Once the meeting is underway, the host may be less attentive about late arrivals waiting to be let in. Diverting the host’s attention away from the meeting with a tardy entry request is the ultimate giveaway that you didn’t honor the schedule. If you don’t want a black mark against you, log in on time.

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6. Turn on Your Video

Few people like to see their face on the screen, but buck up and turn on your camera in video conferences. In most cases, it’s better to be a face on a screen than a name in a blank square. Your statements will be more memorable when other meeting attendees can see you.

If you need to turn off the video, either because of a poor connection, some commotion in the room, or a need for a quick break, give a short explanation via the chat feature. Then, go back on video as soon as you’re able.

Pro Tip: Keep your explanation for your departure pithy. “Sorry! Doorbell rang. Back in five” says it all. Be sure to honor what you say in chat and really do return in five minutes.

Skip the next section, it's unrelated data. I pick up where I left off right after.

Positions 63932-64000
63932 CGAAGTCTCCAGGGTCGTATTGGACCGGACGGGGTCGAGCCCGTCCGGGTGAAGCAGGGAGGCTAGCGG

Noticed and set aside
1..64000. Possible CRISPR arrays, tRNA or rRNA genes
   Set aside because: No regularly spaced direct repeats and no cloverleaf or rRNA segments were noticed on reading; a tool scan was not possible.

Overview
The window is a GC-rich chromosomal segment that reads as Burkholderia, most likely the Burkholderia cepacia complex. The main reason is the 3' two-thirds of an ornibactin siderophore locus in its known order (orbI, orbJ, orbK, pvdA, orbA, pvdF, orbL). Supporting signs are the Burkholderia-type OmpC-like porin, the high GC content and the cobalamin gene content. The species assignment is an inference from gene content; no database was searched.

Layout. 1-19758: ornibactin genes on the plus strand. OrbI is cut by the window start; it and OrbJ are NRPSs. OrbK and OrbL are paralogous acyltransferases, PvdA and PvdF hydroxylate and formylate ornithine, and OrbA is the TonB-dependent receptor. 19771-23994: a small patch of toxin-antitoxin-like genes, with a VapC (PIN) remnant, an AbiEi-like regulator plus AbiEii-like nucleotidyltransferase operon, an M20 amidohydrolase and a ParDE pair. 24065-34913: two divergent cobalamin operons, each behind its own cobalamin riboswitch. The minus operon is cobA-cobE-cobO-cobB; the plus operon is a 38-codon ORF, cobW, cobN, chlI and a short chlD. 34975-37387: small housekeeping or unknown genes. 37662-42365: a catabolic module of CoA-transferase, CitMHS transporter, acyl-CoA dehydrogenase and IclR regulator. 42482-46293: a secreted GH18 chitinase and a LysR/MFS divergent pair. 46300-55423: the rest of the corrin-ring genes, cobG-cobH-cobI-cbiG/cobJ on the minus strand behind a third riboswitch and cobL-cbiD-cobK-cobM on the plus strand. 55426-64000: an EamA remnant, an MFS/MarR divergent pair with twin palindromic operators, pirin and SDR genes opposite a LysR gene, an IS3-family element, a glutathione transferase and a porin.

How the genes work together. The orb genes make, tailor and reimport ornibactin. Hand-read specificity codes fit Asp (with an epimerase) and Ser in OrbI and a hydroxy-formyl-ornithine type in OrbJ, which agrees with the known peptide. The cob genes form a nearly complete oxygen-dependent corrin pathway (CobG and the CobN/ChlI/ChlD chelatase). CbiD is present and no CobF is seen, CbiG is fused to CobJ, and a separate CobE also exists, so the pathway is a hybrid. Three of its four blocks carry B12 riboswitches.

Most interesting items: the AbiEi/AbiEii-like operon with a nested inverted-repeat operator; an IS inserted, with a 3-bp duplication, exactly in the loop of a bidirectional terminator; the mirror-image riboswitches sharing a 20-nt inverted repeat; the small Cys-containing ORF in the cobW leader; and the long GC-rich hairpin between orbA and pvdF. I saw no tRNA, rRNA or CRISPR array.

7. Plan Ahead Before Sharing Your Screen

Don’t be one of those people who makes everyone else wait as you click through folders in search of a document. That’s just poor video conferencing etiquette. If you know you’ll need to share a document or video on your screen, prepare by pulling it out of its folder and onto your desktop. Also, clean up the files and folders on your desktop to reduce clutter and facilitate easy access. Close other programs like chat, calendar notifications, and email. Disable pop-up notifications to ensure there’ll be no unforeseen distractions.

Be sure to remind the host before the meeting that you’ll need them to activate the screen-sharing function. Show courtesy once you’re finished by hitting “stop share” to return to the screen with participants.

Attend to the Pesky Details

8. Make Sure That Meetings Remain Right-Sized